“We need to focus on something that might actually save a life in the future,” she continued.

Grondin said she doesn’t believe lawmakers will ban semi-automatic rifles, pointing out how a rifle found in Card’s car — identified as a Ruger SFAR by authorities — is the same type of semi-automatic rifle used by hunters in Maine. She also doesn’t believe banning semi-automatic guns would stop killings.

“Is there anyone who truly, truly believes that a man who was willing to walk into two businesses in Lewiston, Maine, and casually murder 18 people and shoot at children would have hesitated to purchase a gun illegally?” Grondin asked.

“There are so many things I can’t wrap my head around,” she said. “I’m not going to hold my breath waiting for answers.”

Keri Brooks lost her brother, friends

The shooting has hurt Maine’s deaf community in particular with four killed by Card as they took part in a regular cornhole tournament at Schemengees. Among them was Brooks’ brother, Bryan MacFarlane.

People sign “I love you” at a vigil for the victims of Wednesday’s mass shootings, Sunday, Oct. 29, 2023, outside the Basilica of Saints Peter and Paul in Lewiston, Maine. Credit: Matt Rourke / AP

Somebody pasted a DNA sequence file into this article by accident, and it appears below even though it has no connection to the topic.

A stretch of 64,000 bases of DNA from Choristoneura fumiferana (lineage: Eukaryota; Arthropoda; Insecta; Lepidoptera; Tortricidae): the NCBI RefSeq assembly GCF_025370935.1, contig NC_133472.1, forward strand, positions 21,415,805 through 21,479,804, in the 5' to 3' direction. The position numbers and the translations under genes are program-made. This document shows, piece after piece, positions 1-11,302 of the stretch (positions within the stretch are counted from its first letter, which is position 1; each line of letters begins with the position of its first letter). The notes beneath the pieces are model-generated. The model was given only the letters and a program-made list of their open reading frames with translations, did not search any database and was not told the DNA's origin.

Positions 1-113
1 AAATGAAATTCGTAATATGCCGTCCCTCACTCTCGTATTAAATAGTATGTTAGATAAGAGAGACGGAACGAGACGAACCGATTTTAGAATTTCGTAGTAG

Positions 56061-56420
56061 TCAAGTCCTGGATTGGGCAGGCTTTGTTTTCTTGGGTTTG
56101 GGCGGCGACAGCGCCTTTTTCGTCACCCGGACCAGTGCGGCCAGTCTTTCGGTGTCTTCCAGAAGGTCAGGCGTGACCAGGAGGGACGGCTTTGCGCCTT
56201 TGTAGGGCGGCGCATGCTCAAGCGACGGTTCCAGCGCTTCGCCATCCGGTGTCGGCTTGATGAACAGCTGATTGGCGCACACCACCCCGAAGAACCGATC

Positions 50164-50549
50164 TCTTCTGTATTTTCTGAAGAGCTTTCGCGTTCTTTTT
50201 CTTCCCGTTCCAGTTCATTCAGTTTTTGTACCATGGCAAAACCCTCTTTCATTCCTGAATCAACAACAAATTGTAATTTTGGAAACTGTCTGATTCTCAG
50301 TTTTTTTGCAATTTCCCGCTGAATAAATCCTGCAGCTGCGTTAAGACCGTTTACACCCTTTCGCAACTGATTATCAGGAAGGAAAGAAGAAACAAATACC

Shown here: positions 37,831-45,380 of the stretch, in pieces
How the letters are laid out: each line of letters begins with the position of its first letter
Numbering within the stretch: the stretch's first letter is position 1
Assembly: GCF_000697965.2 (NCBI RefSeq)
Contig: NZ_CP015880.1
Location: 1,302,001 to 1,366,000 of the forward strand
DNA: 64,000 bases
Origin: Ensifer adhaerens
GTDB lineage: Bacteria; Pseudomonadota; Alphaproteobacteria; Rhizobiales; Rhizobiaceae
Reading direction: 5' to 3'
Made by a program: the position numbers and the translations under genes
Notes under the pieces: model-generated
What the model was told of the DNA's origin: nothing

Brooks wanted Biden to know that Card is not the only guilty party. She pointed a finger at Republicans in Congress and said she wants Biden to continue working as hard as he can to bring about a ban on semi-automatic weapons.

“It’s not only the shooters’ hands that are bloody, but the hands of the lawmakers who oppose the assault weapon ban are bloody as well,” Brooks said. “Every single mass shooting involving an assault weapon was entirely preventable.”

Nick Wilson, founder of Maine Event Cornhole 

Wilson was not at Schemengees at the time of the shooting, but he knew people who were — all members of Maine’s cornhole community.

Wilson said he does not believe Biden’s visit will tangibly help anyone or bring peace to victims’ families.

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Instead of looking at gun control, Wilson believes Biden should turn his attention to getting people the help they need.